233 F2d 395 Commissioner of Internal Revenue v. Seminole Manufacturing Company
233 F.2d 395
56-1 USTC P 9516
COMMISSIONER OF INTERNAL REVENUE, Petitioner,
SEMINOLE MANUFACTURING COMPANY, Respondent.
United States Court of Appeals Fifth Circuit.
May 8, 1956.
Harry Marselli, Atty., Dept. of Justice, Washington, D.C., H. Brian Holland, Asst. Atty. Gen., Ellis N. Slack, Sp. Asst. to Atty. Gen., John Potts Barnes, Chief Counsel, Int. Rev. Service, Claude R. Marshall, Sp. Atty., Lee A. Jackson, Atty., Dept. of Justice, Washington, D.C., for petitioner.
Stanley H. Richards, Chicago, Ill., Robert S. Foster, Chicago, Ill., Foster, Kennedy & Nosek, Chicago, Ill., of counsel, for respondent.
Before HUTCHESON, Chief Judge, and TUTTLE and CAMERON, Circuit Judges.
TUTTLE, Circuit Judge.
The question presented by this appeal is one that has been much litigated in the Tax Court and in the Courts of Appeals. The Tax Court has held consistently to one view and the appellate courts in at least eight cases have reversed. In one Circuit the Court of Appeals dismissed the appeal as being premature.
This is a petition for review of an order of the Tax Court in a proceeding authorized by § 732, 26 U.S.C.A., for redetermination of excess profits tax liability under the terms of § 722, 26 U.S.C.A., which, under circumstances there stated, provide abnormality relief. The order complained of struck an amendment to the Commissioner's answer by which, having already filed a general denial, the Commissioner sought to raise so-called 'standard issues' as to the correct amount of the taxpayer's excess profits tax liability without reference to the abnormality question. The order was entered by the Tax Court on motion of the respondent here, the court itself taking the position that, in a proceeding to obtain abnormality relief under § 722 the Tax Court could not consider matters affecting excess profits tax liability not related to the question of abnormality.1
At the time of the entry of the order appealed from the taxpayer and commissioner had entered into a stipulation whereby they had disposed of the § 722 issue by agreeing to a constructive base period net income for 1941 through 1945, the years in question. There remained only the mathematical computation to dispose finally of the proceeding.
As has already been indicated, this precise question has been before the courts repeatedly, and with practical uniformity of result. With the exception of the Court of Appeals for the First Circuit, the appellate courts have uniformly reversed the Tax Court on its construction of the applicable sections of the Second World War Excess Profits Tax Law.2 In the First Circuit the court seems to indicate agreement with this view, but it dismissed the appeal as having been taken from an interlocutory rather than final order.3
Concluding, as we do, that the Courts of Appeals which have already considered and passed on the merits of this controversy have correctly construed the law, we decide that the Tax Court has jurisdiction in a § 722 proceeding to consider standard issues unrelated to the question of abnormality relief, if such issues are properly before that court. We adopt the reasoning of the Court of Appeals for the Sixth Circuit in the most recent cases on this phase of the appeal. See Commissioner of Internal Revenue v. Blue Diamond Coal Co. and Commissioner of Internal Revenue v. Central Paper Company, Inc.4 An excellent statement of the procedural steps provided by the statute to deal with this type of situation is included in the opinion of the Court of Appeals for the Third Circuit in Commissioner of Internal Revenue v. S. Frieder & Sons Co.5 We think that analysis is a clear and convincing exposition of the view we take of the law in common with the other Courts of Appeals.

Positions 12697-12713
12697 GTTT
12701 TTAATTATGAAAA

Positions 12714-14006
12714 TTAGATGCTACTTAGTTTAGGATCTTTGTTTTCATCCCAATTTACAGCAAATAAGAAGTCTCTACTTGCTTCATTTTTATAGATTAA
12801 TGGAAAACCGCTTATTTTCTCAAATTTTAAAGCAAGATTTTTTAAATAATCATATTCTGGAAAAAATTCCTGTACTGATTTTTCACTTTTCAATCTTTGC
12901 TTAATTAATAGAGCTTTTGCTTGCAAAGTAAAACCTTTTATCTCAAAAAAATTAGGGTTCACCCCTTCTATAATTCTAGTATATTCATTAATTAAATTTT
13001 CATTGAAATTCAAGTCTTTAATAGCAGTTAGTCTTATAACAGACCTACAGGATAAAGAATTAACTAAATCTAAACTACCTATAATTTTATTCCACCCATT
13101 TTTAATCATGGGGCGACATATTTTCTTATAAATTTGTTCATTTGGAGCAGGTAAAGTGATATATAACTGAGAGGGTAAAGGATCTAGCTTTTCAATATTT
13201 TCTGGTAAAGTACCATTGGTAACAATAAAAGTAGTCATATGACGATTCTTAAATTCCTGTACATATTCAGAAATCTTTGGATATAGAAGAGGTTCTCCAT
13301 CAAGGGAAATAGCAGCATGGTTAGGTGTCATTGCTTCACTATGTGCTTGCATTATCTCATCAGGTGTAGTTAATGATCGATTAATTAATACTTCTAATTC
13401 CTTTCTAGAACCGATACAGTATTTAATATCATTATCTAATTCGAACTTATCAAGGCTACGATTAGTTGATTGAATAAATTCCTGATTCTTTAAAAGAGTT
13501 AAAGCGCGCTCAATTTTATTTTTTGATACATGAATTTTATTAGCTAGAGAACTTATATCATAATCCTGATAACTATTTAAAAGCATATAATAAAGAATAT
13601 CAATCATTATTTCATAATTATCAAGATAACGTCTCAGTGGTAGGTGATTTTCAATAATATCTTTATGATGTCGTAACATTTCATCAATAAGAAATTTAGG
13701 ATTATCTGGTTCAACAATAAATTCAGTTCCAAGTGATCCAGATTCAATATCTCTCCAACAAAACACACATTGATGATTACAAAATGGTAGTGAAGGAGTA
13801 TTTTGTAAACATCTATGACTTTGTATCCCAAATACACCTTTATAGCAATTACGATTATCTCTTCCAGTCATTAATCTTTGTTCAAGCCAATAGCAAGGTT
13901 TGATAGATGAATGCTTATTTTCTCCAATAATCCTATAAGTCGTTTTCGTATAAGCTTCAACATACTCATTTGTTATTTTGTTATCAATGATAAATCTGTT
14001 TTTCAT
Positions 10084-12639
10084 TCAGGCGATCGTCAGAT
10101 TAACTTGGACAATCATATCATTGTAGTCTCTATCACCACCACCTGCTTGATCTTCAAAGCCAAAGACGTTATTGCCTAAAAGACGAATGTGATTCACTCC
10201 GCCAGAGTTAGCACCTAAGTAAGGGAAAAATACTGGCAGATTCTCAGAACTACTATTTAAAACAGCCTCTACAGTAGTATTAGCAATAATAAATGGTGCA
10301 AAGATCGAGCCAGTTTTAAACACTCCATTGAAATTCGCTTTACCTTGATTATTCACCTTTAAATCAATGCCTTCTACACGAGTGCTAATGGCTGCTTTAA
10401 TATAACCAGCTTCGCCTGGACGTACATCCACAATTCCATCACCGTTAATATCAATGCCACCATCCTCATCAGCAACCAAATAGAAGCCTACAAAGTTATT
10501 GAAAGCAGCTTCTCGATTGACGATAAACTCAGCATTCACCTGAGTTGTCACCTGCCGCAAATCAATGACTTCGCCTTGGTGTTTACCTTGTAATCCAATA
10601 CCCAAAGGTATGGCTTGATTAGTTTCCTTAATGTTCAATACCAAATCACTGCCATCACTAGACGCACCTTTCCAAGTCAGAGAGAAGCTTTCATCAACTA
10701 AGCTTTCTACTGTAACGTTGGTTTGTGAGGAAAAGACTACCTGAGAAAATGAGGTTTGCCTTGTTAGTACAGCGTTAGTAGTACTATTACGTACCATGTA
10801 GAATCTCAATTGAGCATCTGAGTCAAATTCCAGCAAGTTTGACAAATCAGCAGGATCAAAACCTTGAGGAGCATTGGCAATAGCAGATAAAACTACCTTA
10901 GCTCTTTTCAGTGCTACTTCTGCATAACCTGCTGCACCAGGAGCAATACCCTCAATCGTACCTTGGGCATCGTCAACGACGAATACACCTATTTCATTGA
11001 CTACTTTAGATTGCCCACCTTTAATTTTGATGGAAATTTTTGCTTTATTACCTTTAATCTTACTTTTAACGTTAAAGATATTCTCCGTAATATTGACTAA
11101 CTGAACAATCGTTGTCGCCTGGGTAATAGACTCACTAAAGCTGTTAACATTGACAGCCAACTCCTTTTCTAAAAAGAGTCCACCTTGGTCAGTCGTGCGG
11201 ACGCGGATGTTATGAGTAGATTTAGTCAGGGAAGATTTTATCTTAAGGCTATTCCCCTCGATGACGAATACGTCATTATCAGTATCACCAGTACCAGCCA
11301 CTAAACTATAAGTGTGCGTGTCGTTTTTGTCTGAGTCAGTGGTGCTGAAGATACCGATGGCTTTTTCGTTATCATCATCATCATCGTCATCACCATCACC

We now turn to the question raised here by respondent taxpayer's motion to dismiss the appeal as having been taken from an interlocutory order and not from a 'decision' of the Tax Court. The argument is made that the order dismissing the amendment to the answer is not such 'decision' as, under the terms of Section 7482(a) of the Internal Revenue Code of 1954, 26 U.S.C.A. § 7482(a), formerly Section 1141(a) of the 1939 Code,6 may be appealed. It was so held in the First Circuit case of Commissioner of Internal Revenue v. Smith Paper Co., supra. The opposite view was taken in the only other instances where the Courts of Appeals have specifically passed on it. These instances are the decisions by the Third Circuit in Commissioner of Internal Revenue v. S. Freider & Son Co., supra, and the Sixth Circuit in Commissioner of Internal Revenue v. Blue Diamond Coal Co., supra, and Commissioner of Internal Revenue v. Central Paper Company, Inc., supra.